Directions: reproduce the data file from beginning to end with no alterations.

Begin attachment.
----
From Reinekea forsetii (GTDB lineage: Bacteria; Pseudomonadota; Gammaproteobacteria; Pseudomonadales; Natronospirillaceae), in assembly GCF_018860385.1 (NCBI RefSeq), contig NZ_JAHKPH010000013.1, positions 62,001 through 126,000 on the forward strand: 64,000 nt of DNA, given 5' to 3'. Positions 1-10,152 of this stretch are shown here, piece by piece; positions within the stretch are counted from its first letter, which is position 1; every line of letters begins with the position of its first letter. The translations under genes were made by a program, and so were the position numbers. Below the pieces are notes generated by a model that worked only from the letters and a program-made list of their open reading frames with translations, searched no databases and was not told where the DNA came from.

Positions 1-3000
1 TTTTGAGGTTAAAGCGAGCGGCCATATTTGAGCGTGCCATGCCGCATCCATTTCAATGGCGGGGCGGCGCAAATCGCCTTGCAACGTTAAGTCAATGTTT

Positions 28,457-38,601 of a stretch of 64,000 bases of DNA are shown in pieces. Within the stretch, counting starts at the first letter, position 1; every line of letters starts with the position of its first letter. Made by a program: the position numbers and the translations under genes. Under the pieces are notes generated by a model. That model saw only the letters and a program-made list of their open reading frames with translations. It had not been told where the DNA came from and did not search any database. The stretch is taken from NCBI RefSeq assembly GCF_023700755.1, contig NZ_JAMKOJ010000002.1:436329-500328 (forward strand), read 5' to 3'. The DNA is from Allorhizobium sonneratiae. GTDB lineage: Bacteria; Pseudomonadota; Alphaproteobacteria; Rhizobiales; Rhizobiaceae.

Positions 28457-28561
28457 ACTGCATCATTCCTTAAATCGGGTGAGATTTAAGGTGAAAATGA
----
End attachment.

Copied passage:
From Reinekea forsetii (GTDB lineage: Bacteria; Pseudomonadota; Gammaproteobacteria; Pseudomonadales; Natronospirillaceae), in assembly GCF_018860385.1 (NCBI RefSeq), contig NZ_JAHKPH010000013.1, positions 62,001 through 126,000 on the forward strand: 64,000 nt of DNA, given 5' to 3'. Positions 1-10,152 of this stretch are shown here, piece by piece; positions within the stretch are counted from its first letter, which is position 1; every line of letters begins with the position of its first letter. The translations under genes were made by a program, and so were the position numbers. Below the pieces are notes generated by a model that worked only from the letters and a program-made list of their open reading frames with translations, searched no databases and was not told where the DNA came from.

Positions 1-3000
1 TTTTGAGGTTAAAGCGAGCGGCCATATTTGAGCGTGCCATGCCGCATCCATTTCAATGGCGGGGCGGCGCAAATCGCCTTGCAACGTTAAGTCAATGTTT

Positions 28,457-38,601 of a stretch of 64,000 bases of DNA are shown in pieces. Within the stretch, counting starts at the first letter, position 1; every line of letters starts with the position of its first letter. Made by a program: the position numbers and the translations under genes. Under the pieces are notes generated by a model. That model saw only the letters and a program-made list of their open reading frames with translations. It had not been told where the DNA came from and did not search any database. The stretch is taken from NCBI RefSeq assembly GCF_023700755.1, contig NZ_JAMKOJ010000002.1:436329-500328 (forward strand), read 5' to 3'. The DNA is from Allorhizobium sonneratiae. GTDB lineage: Bacteria; Pseudomonadota; Alphaproteobacteria; Rhizobiales; Rhizobiaceae.

Positions 28457-28561
28457 ACTGCATCATTCCTTAAATCGGGTGAGATTTAAGGTGAAAATGA